* HB 1900 and SB 1581 establish fair property tax for sustainable farmers, urban farms and community gardens.  Current state law provides that land shall be appraised as qualified agricultural land if it is primarily used for agricultural use.  “Agricultural use” is defined broadly, yet many local county assessors have applied it in a restrictive, narrow manner that is not consistent with the legislative language or intent.  Under these restrictive applications, urban farms, vegetable farms, sustainable livestock farms, and community gardens have often been denied agricultural valuation, even when the primary purpose of the property is raising food for the community.  This bill seeks to clarify the statute so that such farms and community gardens qualify for the agricultural valuation that they are entitled to.

 

* HB 2600 encourages home-based food production by expanding what foods can be preparhome processors billed in home kitchens and where they can be sold. FARFA helped pass cottage food bills in 2011 & 2013, which allow people to make and sell listed nonpotentially hazardous foods at home and sell them directly to consumers at specific locations. The result: over 1,000 new businesses! Now it’s time for the next step. The new home processors’ bill would allow tamales, canned and fermented vegetables, potentially hazardous baked goods, and other foods to be prepared in home kitchens under a common-sense regulatory scheme, and sold both directly to consumers and wholesale within the state of Texas.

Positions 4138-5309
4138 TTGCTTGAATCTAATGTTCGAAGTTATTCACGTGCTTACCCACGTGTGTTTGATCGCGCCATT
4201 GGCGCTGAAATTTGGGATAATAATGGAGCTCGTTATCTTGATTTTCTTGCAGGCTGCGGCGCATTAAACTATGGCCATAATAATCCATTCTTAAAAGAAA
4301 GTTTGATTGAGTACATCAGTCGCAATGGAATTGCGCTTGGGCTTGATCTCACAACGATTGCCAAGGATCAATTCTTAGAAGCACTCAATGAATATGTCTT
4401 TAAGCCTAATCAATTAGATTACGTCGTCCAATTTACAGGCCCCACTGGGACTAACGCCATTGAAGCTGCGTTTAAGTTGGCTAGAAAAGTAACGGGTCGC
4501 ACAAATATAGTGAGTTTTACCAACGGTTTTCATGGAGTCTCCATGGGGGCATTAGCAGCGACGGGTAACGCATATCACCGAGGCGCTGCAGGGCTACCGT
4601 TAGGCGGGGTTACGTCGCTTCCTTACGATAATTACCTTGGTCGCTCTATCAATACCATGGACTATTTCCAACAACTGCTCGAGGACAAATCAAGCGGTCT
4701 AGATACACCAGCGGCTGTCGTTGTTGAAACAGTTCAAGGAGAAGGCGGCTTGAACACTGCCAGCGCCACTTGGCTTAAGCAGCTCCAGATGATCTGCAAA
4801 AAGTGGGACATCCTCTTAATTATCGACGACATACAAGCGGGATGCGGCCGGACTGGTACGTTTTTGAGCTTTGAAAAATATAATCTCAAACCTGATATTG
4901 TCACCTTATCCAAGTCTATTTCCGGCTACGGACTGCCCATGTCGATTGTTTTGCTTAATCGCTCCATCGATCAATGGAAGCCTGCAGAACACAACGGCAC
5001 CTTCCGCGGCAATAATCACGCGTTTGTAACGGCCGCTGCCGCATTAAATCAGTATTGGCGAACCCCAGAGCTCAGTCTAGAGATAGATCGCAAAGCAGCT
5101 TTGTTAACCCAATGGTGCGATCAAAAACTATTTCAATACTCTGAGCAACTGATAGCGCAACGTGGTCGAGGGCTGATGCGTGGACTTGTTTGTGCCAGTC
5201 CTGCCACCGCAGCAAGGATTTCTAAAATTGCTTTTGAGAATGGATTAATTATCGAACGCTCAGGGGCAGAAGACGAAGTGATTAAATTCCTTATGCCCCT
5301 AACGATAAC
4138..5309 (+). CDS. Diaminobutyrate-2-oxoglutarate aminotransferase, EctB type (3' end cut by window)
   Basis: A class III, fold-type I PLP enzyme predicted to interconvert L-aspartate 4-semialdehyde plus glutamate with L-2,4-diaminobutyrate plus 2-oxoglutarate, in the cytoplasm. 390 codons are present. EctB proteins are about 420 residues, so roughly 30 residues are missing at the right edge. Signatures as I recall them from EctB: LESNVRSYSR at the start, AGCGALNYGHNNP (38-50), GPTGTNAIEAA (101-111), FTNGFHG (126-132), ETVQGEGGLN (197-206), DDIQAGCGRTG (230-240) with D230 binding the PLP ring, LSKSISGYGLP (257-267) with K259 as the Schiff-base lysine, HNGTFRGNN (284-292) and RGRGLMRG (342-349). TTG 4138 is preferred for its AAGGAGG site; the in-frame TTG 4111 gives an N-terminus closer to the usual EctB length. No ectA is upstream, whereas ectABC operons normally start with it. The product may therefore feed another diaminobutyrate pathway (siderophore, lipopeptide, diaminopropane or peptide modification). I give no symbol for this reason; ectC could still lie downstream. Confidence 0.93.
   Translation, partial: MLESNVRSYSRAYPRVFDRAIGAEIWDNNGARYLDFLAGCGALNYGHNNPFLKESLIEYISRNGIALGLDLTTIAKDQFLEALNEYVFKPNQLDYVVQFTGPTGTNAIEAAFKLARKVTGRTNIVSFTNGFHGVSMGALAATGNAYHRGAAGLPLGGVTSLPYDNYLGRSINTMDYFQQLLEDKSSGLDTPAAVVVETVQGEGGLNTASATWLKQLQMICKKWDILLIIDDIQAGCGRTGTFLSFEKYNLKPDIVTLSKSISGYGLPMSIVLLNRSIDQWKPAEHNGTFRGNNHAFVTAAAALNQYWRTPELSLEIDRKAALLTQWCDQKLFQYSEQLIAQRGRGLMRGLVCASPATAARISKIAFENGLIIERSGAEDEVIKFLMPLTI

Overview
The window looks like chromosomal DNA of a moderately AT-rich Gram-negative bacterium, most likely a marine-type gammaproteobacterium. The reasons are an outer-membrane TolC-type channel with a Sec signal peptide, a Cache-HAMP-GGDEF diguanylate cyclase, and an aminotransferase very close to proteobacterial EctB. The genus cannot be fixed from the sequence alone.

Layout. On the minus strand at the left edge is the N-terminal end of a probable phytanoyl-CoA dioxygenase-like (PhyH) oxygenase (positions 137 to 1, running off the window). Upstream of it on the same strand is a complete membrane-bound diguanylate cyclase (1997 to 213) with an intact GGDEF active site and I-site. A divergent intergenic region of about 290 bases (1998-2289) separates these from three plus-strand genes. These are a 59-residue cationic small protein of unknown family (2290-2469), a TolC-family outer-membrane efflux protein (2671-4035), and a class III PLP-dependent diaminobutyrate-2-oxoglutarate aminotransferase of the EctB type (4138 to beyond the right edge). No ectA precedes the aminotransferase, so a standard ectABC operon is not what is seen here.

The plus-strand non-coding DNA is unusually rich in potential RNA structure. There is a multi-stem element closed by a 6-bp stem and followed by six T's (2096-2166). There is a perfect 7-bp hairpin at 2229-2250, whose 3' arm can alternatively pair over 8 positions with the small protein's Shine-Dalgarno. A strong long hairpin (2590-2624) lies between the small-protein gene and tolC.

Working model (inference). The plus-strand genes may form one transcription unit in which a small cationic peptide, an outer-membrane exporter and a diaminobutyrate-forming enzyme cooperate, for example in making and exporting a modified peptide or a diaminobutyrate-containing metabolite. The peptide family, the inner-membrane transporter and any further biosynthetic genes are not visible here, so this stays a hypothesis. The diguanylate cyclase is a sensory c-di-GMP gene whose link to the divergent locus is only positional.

* HB 3499 would require labeling of foods containing genetically engineered ingredients, or genetically modified organisms (GMOs).  Unlike traditional plant hybridization and animal breeding, which try to develop better varieties by selecting traits from the same species, genetic engineering techniques insert specific genes from any plant, animal or microorganism into the DNA of a different species to create new organizations that could not occur in nature.  GMOs are widespread in our food system. The majority of corn, soybeans, canola, cotton and sugar beets grown in this country are GMO. GMO ingredients are found in over 80% of all processed foods in the U.S. and can be difficult for a consumer to identify.  Consumers want to avoid GMOs for a wide range of reasons, including the lack of long-term studies on their health effects, the increased use of associated herbicides, and the patenting of seeds.  Labeling is necessary to allow the free market to function properly and allow people to make informed decisions.

 

* SB 786 creates an ombudsman position at the Texas Department of Agriculture to help small farmers and artisan food producers navigate the regulatory maze